Postdoc Spotlight: Rosanna Bellini

Rosanna Bellini with water and the New York City skyline in the background

September 19, 2022

Rosanna Bellini is a postdoc in information science on the Cornell Tech campus from West Yorkshire, United Kingdom. She holds a Ph.D. from Newcastle University in the U.K., and her research at Cornell focuses on the role of digital technologies in intimate partner violence. She is a recipient of a Postdoc Achievement Award for Excellence in Mentoring as part of Cornell’s celebration of National Postdoc Appreciation Week 2022.

What is your area of research, scholarship, or work and why is it important? 

I investigate the role of digital technologies in intimate partner violence (IPV) situations, with a specific focus on IPV abusers’ perspectives on technology and how tech is used to financially abuse survivors. Abusers are frequently excluded from the conversation around tech abuse, meaning we miss out on opportunities to prevent these behaviors before they reach survivors. As survivors are already frequently in financially vulnerable situations, we need to ensure that digital technologies support, rather than hinder, their ability to establish financial safety, security, and independence from their abusers.

What are the broader implications of this research, scholarship, or work?

As digital technologies play an increasing role in mediating our interactions, it is essential to design preventative approaches so that technology does not act as a conduit for further harm to marginalized groups. By demonstrating how abusers think about and use technology, we can incorporate these findings into interventions that match their mindsets and provide suitable channels for behavior change away from using tech abusively. In addition, we can identify vulnerabilities in digital interface and product design that make abusive actions harder to perform, equip services with the necessary tools to elevate the responsibility of safety work, and lobby for changes to primary legislation that compel service providers to better protect survivors from harm.

What does receiving a Postdoc Achievement Award mean to you?

It has been truly humbling to have been recognised with a Postdoc Achievement Award, particularly one devoted to mentoring. As someone who has benefited immensely from the guidance and encouragement of the amazing mentors in my professional life, I feel a commitment to passing this knowledge on and supporting others. Research and development always comes with challenges, so I’ve always felt it is crucial to share skills, knowledge, and expertise to ensure that students may never feel like they have to tackle them alone.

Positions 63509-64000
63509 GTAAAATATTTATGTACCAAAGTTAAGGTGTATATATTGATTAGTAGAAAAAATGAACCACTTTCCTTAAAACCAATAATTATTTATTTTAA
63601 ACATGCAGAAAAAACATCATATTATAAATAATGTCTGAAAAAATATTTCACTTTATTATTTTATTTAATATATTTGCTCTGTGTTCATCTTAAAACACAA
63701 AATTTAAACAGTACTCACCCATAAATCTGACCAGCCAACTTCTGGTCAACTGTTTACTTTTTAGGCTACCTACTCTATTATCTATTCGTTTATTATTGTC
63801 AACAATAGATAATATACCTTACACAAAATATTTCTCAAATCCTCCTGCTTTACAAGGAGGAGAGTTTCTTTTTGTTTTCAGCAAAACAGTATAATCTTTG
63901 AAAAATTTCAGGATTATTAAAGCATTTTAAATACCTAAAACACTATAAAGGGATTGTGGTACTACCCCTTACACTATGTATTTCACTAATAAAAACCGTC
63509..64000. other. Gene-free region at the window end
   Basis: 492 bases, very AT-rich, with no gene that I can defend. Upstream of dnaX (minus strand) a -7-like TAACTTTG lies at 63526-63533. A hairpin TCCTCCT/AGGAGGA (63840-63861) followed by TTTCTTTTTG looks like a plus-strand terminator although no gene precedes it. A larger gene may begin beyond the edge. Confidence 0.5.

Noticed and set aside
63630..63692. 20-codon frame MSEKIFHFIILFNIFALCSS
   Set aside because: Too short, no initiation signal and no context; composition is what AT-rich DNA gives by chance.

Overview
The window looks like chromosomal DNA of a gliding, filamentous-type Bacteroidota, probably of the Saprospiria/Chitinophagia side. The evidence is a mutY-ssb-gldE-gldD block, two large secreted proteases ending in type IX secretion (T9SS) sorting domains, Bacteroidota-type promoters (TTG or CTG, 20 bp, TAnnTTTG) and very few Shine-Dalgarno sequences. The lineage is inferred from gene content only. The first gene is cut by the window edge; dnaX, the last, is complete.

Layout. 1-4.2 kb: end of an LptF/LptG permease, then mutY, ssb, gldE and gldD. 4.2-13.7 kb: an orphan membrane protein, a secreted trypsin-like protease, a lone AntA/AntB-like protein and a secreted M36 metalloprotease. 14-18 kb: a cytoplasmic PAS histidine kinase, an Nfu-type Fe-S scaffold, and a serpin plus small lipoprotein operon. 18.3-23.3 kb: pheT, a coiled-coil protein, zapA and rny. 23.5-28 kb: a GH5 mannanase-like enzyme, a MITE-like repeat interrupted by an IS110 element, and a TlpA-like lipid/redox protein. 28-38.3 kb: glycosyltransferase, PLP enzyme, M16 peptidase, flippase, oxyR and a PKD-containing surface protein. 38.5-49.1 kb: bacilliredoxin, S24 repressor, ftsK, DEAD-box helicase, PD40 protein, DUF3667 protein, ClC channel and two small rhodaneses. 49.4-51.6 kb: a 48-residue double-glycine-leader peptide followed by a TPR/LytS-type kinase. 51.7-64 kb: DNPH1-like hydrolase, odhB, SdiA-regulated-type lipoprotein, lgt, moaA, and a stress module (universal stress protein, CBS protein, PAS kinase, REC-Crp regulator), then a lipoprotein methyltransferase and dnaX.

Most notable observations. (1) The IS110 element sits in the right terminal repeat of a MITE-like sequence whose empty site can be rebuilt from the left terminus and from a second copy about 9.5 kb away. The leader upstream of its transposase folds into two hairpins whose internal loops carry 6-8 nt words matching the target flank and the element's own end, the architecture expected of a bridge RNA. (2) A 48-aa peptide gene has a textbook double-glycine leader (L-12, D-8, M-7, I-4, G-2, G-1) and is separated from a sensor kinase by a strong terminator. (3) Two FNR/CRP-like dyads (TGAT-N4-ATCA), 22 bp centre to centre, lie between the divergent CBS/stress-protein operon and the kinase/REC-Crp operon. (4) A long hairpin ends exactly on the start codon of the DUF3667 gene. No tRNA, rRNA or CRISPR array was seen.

What hobbies or activities do you enjoy in your spare time?

I am an avid walker and mountain hiker and have challenged myself to visit as many of the national parks in the United States as I can. There is nothing more relaxing than getting out of the hustle and bustle of New York City to surround yourself with nature and learn something new about flora, fauna, or both. When I’m not able to get away, I frequently visit cinemas to immerse myself in non-english speaking or arthouse films. 

Why did you choose Cornell? 

I was excited to have been offered the opportunity to continue my professional development outside of the United Kingdom with Prof. Nicki Dell and Prof. Tom Ristenpart in an area that I was very passionate about. New York City was quite the change from Newcastle back home but I felt immediately at home on the Tech campus on Roosevelt Island; it was just too much of a great opportunity to pass up. Since being here, I have had the chance to work alongside brilliant co-workers who continue to uplift and inspire me, allowing me to continuously want to grow and improve. 

What is next for you? 

For the time being, I have some more postdoc’ing to do but I’m preparing myself for the academic job market to explore a tenure track position that allows me to work at the intersection of practice and research. I’m always passionate about ensuring any research on violence and abuse through digital technology leads to actionable change in some way. 

Do you have any advice for current graduate students?

Draw on those distant and weaker social links in your social network to find opportunities for research and work that may initially push you out of your comfort zone. Spend time in nature, it’s harder to be stressed about deadlines and work-related concerns, it’s out of sight, and it certainly helps keep things in perspective when things get tough. You are always better than you give yourself credit for, but there’s always more to learn and improve so treat whatever you do as a continuous opportunity to learn something new.